“Are You a Mommy?” Ensign, July 1999, 28
I come from a large, close-knit family, which helped instill in me a desire to have a family of my own. In fact, as a young girl I had planned to someday have no fewer than 10 children. However, at the age of 31 I had not yet realized my lifelong dream of becoming a wife and mother.
As the years had passed, each of my four sisters had married and had children. I felt awkward being the only single sibling and wasn’t sure where I fit into our family picture or what I could offer as a single woman. I tried to have faith that someday the blessings of marriage and motherhood would be mine, but at times my faith wavered and I felt very alone.
I did enjoy my numerous nieces and nephews and always took great pride in their growth and accomplishments. I attended numerous blessings and baptisms, birthday parties, and school plays. I was even present for the birth of my youngest niece, Kayleigh, with whom I share a special bond.
Not long ago I had an experience that helped me to see my role a bit more clearly. I was playing with Kayleigh one day when she suddenly stopped what she was doing, looked at me, and asked, “Are you a mommy?”
I was caught off guard by her question and felt a twinge of pain that seemed to shoot through my whole being. I answered her, “No, I’m not a mommy.”
She seemed confused at my reply and posed the question again: “Are you a mommy?” The urgency in her young voice seemed to indicate she wanted me to give her a more “truthful” answer this time.
Again I replied, “No, Kayleigh, I’m not a mommy. I’m an aunt.”
She still didn’t understand. A few seconds went by as she thought about what I had told her. Then she looked at me and asked softly, “Are you an aunt-mommy?”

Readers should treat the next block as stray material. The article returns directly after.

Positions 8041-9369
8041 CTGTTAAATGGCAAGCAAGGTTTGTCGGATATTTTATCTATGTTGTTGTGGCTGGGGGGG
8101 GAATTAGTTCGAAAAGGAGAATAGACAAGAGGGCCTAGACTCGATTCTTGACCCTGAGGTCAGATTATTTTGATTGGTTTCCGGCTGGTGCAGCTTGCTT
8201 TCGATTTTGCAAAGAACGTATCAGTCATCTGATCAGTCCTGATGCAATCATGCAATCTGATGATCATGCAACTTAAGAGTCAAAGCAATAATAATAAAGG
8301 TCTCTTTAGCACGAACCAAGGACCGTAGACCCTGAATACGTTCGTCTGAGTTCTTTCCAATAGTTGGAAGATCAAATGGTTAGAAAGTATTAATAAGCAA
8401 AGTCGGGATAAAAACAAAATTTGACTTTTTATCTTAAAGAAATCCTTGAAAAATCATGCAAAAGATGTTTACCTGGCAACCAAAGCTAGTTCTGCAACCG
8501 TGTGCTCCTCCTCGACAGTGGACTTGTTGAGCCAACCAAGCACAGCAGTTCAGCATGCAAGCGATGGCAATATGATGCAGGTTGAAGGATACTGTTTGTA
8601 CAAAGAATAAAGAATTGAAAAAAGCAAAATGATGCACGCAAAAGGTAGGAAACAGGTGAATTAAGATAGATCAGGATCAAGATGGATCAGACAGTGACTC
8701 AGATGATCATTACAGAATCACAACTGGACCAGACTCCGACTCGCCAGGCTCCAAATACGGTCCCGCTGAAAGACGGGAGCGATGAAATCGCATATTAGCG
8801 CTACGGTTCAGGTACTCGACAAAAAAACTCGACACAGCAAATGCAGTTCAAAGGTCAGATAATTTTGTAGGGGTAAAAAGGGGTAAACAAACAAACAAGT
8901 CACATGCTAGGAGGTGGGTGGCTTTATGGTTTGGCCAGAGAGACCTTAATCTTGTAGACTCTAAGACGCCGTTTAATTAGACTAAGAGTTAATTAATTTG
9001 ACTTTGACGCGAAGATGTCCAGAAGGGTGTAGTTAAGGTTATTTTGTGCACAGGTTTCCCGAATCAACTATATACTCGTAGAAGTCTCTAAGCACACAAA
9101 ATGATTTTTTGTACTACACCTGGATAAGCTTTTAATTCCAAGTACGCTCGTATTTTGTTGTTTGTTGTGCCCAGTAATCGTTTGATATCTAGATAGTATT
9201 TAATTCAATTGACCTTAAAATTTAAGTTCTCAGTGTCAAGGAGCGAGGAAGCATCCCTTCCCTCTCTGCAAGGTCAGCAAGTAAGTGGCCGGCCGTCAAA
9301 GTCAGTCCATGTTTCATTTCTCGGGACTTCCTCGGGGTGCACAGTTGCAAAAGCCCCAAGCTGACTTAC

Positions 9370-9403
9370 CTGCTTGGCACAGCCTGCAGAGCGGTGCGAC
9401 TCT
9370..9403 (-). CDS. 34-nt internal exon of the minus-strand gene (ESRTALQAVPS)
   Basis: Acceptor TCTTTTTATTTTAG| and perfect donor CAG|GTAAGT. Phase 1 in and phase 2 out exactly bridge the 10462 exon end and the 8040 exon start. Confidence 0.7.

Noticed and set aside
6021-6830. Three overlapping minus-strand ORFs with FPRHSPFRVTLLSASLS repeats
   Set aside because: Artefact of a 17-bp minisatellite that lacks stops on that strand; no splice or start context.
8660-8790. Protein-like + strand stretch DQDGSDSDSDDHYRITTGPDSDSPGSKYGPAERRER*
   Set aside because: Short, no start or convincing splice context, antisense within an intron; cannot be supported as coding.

At first I laughed at how cute she was. I thought her understanding was limited because she was so young. But then I realized she was much more insightful than I. She knew that I loved her, that I would protect her, comfort her, and play with her. She knew she could trust me and depend on me. In her eyes, I was like a mommy and I was an important person in her life, whether I had children of my own or not.
I answered her affirmatively: “Yes, Kayleigh, I am an aunt-mommy!”
I now understand that one does not have to be married or have children to be of value. There are many opportunities to influence the lives of others and to be touched by those who surround us. As I gather together with my family members, I enjoy being part of a loving family that values me for who and what I am at this time in my life. Though I still hope to have a family of my own someday, I am happy to be an aunt-mommy for now.
This article may furnish material for a family home evening discussion or for personal consideration. You might consider questions such as:
How can each of us feel valued regardless of our marital or family status?
When some parts of our lives don’t turn out as we had hoped, how can we find happiness in other ways?
What can we do to help single family members feel valued and included?